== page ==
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U.S. Customs and Border Protection (CBP) data show that every day, hundreds of travelers going through airports, seaports, and land border crossings are flagged for “suspected national security concerns,” Homeland Security News Wire reports.
In 2014, the average daily number of those flagged for national security concerns was 548.
CBP officials would not say how many of those flagged were discovered, upon closer examination, to be involved in terrorist activities. The officials did note, however, that some of those stopped for further investigation were stopped before they even board planes headed to the United States – the result of closer intelligence cooperation between U.S. intelligence agencies and their counterparts in other countries.
Representative William R. Keating (D-Massachusetts) told the Herald that the U.S. faces the threat that terrorists could make their way into the country — particularly those carrying real or fraudulent European passports.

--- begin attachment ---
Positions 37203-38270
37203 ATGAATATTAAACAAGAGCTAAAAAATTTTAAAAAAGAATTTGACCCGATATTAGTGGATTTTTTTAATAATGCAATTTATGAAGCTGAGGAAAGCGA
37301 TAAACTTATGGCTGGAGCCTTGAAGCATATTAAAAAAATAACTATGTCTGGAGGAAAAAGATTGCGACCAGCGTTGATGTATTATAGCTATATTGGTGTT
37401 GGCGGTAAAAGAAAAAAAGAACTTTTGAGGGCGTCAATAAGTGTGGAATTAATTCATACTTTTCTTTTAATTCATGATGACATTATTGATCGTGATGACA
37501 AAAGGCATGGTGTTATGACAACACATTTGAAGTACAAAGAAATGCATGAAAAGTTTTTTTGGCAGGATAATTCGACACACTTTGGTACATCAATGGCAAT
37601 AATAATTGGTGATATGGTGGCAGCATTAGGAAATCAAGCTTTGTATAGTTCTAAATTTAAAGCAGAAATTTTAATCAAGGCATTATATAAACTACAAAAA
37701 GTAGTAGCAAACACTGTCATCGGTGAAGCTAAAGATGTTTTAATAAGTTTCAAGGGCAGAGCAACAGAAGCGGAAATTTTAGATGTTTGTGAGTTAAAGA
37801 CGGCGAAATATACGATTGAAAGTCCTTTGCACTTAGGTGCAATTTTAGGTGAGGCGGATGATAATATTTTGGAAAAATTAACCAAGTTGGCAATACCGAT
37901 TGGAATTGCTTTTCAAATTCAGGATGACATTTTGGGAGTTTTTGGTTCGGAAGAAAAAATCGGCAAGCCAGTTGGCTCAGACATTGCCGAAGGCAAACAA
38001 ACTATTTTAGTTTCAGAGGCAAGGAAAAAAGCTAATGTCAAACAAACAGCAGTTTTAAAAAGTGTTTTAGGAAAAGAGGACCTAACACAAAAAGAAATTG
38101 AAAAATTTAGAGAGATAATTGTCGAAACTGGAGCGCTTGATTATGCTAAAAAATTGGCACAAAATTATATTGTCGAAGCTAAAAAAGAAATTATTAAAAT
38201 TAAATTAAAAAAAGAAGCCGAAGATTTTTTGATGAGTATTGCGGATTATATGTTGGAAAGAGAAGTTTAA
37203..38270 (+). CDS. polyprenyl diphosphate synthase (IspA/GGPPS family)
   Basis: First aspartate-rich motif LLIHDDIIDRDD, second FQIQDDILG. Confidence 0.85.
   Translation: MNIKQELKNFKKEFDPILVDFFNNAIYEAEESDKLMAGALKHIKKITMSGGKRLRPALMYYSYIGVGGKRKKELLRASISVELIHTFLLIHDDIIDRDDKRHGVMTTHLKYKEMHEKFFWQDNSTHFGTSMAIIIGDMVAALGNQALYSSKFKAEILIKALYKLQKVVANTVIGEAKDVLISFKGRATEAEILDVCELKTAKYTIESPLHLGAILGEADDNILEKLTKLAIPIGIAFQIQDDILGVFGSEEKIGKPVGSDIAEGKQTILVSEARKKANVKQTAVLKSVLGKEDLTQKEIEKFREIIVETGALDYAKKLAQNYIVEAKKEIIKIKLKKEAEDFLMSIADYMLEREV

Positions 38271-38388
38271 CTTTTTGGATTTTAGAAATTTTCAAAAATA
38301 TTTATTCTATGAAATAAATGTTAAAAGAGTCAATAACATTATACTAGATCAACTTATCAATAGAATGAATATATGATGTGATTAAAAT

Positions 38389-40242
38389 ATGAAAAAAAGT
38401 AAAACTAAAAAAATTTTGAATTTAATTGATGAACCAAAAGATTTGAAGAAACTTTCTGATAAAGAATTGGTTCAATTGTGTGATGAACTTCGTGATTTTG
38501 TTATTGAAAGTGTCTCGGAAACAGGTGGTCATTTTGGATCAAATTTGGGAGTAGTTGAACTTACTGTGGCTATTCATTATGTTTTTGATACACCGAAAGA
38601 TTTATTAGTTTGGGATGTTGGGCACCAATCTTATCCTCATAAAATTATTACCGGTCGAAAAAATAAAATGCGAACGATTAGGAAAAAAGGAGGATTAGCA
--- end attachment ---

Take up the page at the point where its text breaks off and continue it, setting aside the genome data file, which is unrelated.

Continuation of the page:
“These threats are not just global, the threats are back here at home because the access from Europe to the U.S. is much easier,” Keating said.
“If you look at people who are European citizens,” he added, “they can travel here and if you’re not keeping track of what they’re doing, where they’re going, whether they have fraudulent passports — we are in real jeopardy.”
Jack Tomarchio, former principal deputy DHS undersecretary for intelligence and analysis operations, told the Herald that he was not surprised by the number of travelers flagged as national security concerns.
“At any given time, the FBI has reported they are focusing on 900 individuals in the U.S.,” Tomarchio said. “These may be al-Qaeda sympathizers or ISIS sympathizers. Some of these people may be more aspirational than operational, but then again it only takes one.”
Julie Myers Wood, a former top DHS official, said some travelers are banned from entering the United States because of criminal records in their country of origin, but others are kept out because they are on terrorist watch lists.
“I think the recent attacks really show the need for vigorous information sharing and that’s an issue where there have been a lot of issues in the past few years,” Wood told the Herald.
“It’s not going to help us that Belgium tells us three weeks from now that someone crossed over to the U.S. yesterday. We need to get information in real time.”